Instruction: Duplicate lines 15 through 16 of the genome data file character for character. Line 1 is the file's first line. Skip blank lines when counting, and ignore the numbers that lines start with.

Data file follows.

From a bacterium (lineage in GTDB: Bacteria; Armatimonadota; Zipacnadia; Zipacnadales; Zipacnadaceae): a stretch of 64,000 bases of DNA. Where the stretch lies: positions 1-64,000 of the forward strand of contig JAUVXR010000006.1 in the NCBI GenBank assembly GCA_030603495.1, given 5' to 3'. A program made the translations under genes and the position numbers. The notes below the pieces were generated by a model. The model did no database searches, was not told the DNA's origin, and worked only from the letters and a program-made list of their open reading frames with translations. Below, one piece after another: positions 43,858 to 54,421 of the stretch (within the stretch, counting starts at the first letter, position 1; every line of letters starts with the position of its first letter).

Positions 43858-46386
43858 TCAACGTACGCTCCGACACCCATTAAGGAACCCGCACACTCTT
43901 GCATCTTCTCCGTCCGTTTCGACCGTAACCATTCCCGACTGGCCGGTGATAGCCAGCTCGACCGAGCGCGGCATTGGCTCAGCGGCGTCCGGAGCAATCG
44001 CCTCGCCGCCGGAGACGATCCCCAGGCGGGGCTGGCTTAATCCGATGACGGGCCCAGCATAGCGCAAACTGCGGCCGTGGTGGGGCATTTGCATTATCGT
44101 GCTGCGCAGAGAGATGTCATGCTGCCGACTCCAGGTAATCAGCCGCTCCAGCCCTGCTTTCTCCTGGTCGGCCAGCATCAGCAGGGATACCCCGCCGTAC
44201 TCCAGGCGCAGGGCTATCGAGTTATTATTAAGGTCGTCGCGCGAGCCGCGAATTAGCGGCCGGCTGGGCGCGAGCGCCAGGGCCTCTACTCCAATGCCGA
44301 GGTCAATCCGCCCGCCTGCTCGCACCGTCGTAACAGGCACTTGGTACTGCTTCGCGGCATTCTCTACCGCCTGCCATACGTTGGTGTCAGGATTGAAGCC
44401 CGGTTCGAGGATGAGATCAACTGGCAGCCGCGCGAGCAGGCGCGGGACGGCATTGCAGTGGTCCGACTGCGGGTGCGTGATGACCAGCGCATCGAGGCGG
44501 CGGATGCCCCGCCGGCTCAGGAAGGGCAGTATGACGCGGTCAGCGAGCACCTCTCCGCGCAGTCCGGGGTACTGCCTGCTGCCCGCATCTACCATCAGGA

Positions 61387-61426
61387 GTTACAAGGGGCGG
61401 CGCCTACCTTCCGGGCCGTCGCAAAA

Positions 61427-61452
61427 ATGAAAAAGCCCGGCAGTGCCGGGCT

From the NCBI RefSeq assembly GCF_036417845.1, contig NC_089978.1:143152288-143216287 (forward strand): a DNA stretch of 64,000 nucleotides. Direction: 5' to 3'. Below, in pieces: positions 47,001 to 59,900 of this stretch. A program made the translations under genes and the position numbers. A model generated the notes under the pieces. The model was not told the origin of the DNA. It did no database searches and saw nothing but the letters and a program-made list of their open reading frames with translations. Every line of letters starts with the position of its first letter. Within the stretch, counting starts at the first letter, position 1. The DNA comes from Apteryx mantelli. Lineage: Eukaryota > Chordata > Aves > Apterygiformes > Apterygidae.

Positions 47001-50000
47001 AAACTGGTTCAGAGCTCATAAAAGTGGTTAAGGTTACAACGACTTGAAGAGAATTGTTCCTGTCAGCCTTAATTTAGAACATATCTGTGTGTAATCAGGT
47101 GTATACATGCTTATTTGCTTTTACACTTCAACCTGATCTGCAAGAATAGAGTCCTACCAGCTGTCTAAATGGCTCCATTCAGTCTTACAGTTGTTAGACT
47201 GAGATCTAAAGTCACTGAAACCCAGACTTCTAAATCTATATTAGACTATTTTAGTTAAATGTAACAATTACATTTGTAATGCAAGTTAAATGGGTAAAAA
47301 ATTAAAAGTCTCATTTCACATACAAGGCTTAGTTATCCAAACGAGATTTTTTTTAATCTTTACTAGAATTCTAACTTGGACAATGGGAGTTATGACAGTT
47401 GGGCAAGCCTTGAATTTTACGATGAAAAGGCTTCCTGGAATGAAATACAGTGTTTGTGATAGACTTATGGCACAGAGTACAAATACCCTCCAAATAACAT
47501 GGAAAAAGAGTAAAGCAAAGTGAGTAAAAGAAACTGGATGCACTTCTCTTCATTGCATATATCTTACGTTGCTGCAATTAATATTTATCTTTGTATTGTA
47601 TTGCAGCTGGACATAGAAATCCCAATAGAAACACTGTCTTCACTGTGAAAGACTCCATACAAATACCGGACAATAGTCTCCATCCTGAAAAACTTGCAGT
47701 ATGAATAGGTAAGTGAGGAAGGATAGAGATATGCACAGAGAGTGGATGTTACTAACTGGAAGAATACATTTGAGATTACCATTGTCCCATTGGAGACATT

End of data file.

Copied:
61427 ATGAAAAAGCCCGGCAGTGCCGGGCT

From the NCBI RefSeq assembly GCF_036417845.1, contig NC_089978.1:143152288-143216287 (forward strand): a DNA stretch of 64,000 nucleotides. Direction: 5' to 3'. Below, in pieces: positions 47,001 to 59,900 of this stretch. A program made the translations under genes and the position numbers. A model generated the notes under the pieces. The model was not told the origin of the DNA. It did no database searches and saw nothing but the letters and a program-made list of their open reading frames with translations. Every line of letters starts with the position of its first letter. Within the stretch, counting starts at the first letter, position 1. The DNA comes from Apteryx mantelli. Lineage: Eukaryota > Chordata > Aves > Apterygiformes > Apterygidae.